It’s been a dizzying few months for anyone paying attention to the continually changing tariff drama. One group with a vested interest in the outcome of this standoff are book publishers. Tariffs on most types of books printed in China went into effect on September 1, while Bible, religious, and children’s book publishers wait to see whether planned tariffs on these books go into effect in December. Here’s the latest on the tariffs and the potential effects on the industry.
The drama so far
The trade war with China began more than a year ago, although the early rounds of tariffs went mostly unnoticed to the average American and most businesses. In the spring, officials announced additional targeted industries and products that would be taxed beginning in the fall. This round of tariffs did not go unnoticed. They hit small- and medium-sized businesses that rely on China for production or imports of essential materials. Books were on the targeted list and it’s causing some angst among U.S. book publishers.
A delegation of book publishers went to Washington to argue that book tariffs will significantly impact the book publishing industry, academia, and consumers. They said it limits access to information and freedom of speech. They also declared it goes against the tradition of not imposing tariffs on educational, scientific, and cultural materials. Although the planned 15% tariffs went into effect on September 1, the stance on books was loosened somewhat. In response to religious concerns, imports of Bibles and religious materials were removed from the list of taxable products, as well as children’s books. However, the reprieve may be short-lived. Unless there is intervention, taxes on Bibles and children’s books will go into effect on December 15, 2019.
Impact on book publishers
The recent and upcoming tariffs are meant to encourage American companies to manufacture their products in the U.S. Because of the way the book industry has evolved over the past couple of decades, publishers, as a whole, are outsourcing much of their printing and production to China. This is especially true of Bible and children’s book publishers because of the specialty papers used and specific production processes unique to these types of books that China has fully developed. While some printers continue to add equipment, capacity, and have the ability to print on lightweight paper that religious books are known for (such as Sheridan), the capacity to take on all the overseas print needs of these publishers does not exist in the U.S., so publishers have little choice but to pay the tariffs. The U.S. book publishing industry is concerned that the tariffs will lead to higher book prices for consumers and even force some publishers and book sellers out of business.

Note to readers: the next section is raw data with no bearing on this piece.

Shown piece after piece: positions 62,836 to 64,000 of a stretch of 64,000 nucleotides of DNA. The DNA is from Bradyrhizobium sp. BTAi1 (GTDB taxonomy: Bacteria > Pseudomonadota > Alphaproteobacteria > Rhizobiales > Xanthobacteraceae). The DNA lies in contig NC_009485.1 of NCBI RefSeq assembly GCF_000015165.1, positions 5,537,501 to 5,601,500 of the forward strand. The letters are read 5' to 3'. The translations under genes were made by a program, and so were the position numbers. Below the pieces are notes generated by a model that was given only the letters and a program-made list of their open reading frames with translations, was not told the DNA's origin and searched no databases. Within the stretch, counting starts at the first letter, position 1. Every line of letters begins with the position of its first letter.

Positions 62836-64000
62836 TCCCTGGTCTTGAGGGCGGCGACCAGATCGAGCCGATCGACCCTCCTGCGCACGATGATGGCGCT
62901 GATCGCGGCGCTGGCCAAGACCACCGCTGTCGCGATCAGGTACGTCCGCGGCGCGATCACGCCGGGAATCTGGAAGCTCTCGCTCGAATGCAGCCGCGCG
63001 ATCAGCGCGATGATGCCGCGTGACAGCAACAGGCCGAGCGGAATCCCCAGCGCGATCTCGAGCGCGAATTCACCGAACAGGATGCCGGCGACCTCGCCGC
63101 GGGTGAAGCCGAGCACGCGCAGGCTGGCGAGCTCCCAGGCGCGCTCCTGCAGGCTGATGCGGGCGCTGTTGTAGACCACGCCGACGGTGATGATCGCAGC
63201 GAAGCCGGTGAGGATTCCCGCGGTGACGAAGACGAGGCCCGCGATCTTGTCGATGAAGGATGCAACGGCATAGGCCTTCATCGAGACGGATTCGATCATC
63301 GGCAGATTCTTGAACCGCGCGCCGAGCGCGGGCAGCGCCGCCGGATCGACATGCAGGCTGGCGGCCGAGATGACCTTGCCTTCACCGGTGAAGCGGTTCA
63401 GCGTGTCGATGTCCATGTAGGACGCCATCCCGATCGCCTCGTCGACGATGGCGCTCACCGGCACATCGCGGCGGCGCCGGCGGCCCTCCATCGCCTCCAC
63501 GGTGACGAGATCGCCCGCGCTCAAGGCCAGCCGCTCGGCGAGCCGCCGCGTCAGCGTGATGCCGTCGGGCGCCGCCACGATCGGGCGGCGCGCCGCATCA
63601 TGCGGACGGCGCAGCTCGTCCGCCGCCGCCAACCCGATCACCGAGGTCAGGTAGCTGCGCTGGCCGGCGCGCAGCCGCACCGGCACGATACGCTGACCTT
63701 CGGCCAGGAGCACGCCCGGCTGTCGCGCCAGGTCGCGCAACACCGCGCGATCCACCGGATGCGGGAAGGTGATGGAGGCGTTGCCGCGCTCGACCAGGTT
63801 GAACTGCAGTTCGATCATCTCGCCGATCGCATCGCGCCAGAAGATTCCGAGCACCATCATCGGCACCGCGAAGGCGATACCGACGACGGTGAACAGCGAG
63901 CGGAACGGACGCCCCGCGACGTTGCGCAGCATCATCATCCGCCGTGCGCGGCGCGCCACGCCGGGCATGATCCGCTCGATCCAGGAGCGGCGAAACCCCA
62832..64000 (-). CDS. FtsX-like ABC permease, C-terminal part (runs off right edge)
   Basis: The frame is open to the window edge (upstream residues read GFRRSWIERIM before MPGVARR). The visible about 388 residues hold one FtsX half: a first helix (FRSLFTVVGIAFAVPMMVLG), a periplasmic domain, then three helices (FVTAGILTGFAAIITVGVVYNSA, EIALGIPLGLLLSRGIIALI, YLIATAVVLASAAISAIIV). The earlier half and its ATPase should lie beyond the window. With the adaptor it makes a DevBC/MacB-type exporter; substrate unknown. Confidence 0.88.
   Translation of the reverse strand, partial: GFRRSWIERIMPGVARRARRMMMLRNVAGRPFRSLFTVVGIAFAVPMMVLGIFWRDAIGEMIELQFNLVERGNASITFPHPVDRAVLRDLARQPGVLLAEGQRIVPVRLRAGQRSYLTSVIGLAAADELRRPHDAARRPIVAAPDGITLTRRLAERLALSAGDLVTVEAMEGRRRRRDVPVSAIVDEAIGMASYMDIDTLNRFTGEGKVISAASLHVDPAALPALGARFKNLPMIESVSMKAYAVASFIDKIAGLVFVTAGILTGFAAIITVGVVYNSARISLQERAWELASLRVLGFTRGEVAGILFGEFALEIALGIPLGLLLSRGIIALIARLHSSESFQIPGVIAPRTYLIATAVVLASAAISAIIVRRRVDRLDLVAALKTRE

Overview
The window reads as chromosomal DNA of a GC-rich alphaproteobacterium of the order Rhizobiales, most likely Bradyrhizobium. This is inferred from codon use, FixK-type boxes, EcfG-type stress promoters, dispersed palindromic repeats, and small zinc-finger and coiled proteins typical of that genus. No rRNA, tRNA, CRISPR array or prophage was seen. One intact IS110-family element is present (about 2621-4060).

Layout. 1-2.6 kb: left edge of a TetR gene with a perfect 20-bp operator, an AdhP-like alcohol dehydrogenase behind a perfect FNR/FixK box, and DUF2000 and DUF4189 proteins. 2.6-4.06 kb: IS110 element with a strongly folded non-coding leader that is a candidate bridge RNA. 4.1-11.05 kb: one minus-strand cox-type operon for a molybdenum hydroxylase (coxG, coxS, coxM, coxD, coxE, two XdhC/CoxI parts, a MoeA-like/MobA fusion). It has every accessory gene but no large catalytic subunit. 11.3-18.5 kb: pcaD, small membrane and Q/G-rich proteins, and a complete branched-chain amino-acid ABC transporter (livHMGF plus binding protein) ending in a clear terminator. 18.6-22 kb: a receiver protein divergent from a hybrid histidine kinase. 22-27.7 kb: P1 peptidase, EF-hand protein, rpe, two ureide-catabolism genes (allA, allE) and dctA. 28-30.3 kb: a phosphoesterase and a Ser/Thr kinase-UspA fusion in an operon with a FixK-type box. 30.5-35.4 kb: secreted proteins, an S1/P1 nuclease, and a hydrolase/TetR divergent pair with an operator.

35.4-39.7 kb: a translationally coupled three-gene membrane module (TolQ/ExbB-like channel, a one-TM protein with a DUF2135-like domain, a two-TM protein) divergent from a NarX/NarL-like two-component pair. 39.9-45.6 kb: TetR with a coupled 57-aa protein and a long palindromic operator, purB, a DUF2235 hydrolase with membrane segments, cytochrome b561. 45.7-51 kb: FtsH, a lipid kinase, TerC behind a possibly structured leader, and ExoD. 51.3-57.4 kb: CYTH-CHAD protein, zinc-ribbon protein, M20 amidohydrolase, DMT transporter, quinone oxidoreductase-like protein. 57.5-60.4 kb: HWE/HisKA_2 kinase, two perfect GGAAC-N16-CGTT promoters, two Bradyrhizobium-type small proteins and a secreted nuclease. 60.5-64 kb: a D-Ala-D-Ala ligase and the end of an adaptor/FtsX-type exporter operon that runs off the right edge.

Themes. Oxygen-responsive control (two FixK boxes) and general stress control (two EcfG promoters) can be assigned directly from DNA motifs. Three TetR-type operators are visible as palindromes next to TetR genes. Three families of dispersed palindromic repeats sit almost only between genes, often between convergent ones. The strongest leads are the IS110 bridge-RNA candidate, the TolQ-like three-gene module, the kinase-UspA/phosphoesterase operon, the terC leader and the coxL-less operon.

Although the imposed and soon-to-be-imposed tariffs will certainly affect book publishers in the short term, it’s in the longer term that the full impact will be felt. Will publishers see the tariffs as incentive to bring their printing needs back home to the U.S. and enjoy the benefits of reduced transit times, shipping costs, and environmental impacts? Will domestic printers be able to handle the increased workload? Will they invest in the equipment necessary to produce these specialty books?
Until domestic book printing is feasible for all their publishing requirements, book publishers will need to decide how best to handle the tariffs.
The book publishing industry will continue to petition for removal of tariffs on books, but it also must understand that one goal of a tariff is to bring manufacturing processes back to the U.S. If the tariffs encourage the growth of the U.S. book printing infrastructure, U.S. publishers will likely benefit in the long run. In the meantime, individual publishers must be prepared to manage the tariffs in a way that is most appropriate for them and their customers.
Contact your Sheridan representative for a consultation.